The heat is on

Seven-year-old Aliyanna Rogers, left, and her 3-year-old sister, Ja’Kira Little, play in the Scotland County Parks and Recreation splash pad at the Morgan Recreation Complex in Tuesday’s sweltering heat.

LAURINBURG — There may be no end in sight for the stretch of scorching-hot weather that has settled over the Southeast, but, for the next few days at least, the mercury is expected to stay within the double-digits.

Following three days which local thermometers climbed as high as 102, today’s high is predicted to reach 96.

“We will get a little bit of relief from the heat — if you consider mid to upper 90s relief,” said Keith Sherburn, a meteorologist with the National Weather Service in Raleigh, “but we will stay very hot all week.”

Though the weather service does not keep data on hand for Scotland County, Sherburn said Monday’s temperature, recorded as 101 in Raleigh and Fayetteville, broke the record for high temperatures for June 15, set in 1981 with a high of 98.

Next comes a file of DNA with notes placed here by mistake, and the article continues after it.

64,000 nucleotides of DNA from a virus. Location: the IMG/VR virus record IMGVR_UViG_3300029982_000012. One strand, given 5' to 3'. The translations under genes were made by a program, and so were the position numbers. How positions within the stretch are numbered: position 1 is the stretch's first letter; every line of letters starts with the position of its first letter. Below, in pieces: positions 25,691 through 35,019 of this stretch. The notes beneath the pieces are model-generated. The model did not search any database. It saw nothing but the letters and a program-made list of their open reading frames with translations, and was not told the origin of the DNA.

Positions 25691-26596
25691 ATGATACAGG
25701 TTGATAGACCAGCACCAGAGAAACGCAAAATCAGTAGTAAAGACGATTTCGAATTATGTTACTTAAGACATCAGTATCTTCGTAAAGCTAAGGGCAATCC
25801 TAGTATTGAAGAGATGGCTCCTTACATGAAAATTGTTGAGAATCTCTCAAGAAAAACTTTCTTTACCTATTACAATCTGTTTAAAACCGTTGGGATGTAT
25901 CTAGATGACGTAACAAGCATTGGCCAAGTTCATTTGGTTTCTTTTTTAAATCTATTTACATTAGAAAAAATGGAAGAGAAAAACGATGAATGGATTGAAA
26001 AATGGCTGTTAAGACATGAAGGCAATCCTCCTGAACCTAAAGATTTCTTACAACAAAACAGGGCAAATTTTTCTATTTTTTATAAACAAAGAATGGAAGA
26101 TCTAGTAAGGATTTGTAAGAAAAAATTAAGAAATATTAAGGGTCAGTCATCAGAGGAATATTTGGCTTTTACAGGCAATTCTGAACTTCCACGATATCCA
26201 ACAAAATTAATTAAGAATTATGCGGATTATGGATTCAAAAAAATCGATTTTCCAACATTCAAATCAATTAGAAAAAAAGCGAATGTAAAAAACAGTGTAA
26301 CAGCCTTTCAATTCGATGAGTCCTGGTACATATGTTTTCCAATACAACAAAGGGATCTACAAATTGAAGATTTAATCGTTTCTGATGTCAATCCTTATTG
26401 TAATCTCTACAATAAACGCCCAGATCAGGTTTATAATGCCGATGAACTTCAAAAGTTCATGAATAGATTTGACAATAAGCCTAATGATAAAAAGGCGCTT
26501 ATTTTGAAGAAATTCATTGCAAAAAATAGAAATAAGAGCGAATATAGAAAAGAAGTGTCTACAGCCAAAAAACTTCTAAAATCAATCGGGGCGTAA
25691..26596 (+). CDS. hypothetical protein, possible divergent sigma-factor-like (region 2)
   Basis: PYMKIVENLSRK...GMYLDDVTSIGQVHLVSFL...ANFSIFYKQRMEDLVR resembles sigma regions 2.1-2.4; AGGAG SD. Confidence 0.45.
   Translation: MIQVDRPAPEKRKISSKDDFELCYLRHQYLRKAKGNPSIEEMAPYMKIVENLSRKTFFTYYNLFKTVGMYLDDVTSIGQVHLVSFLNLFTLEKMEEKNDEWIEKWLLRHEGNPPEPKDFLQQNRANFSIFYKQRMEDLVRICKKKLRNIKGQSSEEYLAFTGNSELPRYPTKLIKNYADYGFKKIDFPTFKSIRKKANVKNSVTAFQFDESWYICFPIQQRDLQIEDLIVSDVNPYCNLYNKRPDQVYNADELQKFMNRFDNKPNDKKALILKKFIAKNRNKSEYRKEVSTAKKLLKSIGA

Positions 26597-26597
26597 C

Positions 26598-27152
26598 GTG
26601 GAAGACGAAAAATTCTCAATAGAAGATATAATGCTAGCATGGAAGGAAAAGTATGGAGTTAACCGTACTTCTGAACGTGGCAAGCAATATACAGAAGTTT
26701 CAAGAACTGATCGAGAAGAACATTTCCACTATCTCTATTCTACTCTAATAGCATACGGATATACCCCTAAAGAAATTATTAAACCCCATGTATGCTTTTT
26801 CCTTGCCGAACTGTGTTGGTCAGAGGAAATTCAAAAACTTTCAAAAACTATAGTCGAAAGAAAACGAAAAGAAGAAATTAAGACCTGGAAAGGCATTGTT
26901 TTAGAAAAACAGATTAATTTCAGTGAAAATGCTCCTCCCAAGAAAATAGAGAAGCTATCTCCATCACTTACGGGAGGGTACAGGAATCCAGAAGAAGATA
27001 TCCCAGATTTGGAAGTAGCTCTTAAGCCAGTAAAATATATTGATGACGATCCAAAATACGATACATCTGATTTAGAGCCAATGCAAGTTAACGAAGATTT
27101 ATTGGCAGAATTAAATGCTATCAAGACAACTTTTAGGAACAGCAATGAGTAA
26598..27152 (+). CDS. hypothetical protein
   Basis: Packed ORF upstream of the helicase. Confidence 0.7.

“This is uncharted territory so to speak for June compared to standing records,” he said. “Even in July, this would be above average.”

Sherburn said scattered afternoon thunderstorms through the rest of the week may alleviate the “stagnant” atmospheric conditions that have allowed heat to build up. High temperatures are expected to hover around 97 degrees through Monday, with the largest chance of a thunderstorm on Saturday afternoon.

With the heat have come multiple advisories issued by the service, including a warning against leaving children and pets inside a vehicle, where temperatures can quickly reach dangerous levels.

Dr. Douglas Nederostek, medical director of Scotland Memorial Hospital’s Emergency Department, has also cautioned those who work or play outside to take frequent breaks and pay attention to the warning signs of heat-related illness, from cramps and exhaustion to the most serious, heat stroke.

“Obviously this time of the year is the worst for them,” he said. “Many people may overdo it today, go home and rest, and in 24-36 hours they feel terrible, notice that their urine is really dark and see other symptoms of organ damage, and come in for fluids.”

Nederostek recommends preemptive hydration, as thirst is an indicator of dehydration. The very young and very old are most susceptible to the heat. Symptoms of a heat-related illness include weakness, headache, nausea and extreme sweating.

“If you’ve been sweating excessively and stop sweating, that’s actually a problem and a big indicator of heat stroke,” Nederostek said. “People think you’re cooling off but you’re really not.”

Abbi Overfelt can be reached at 910-506-3023.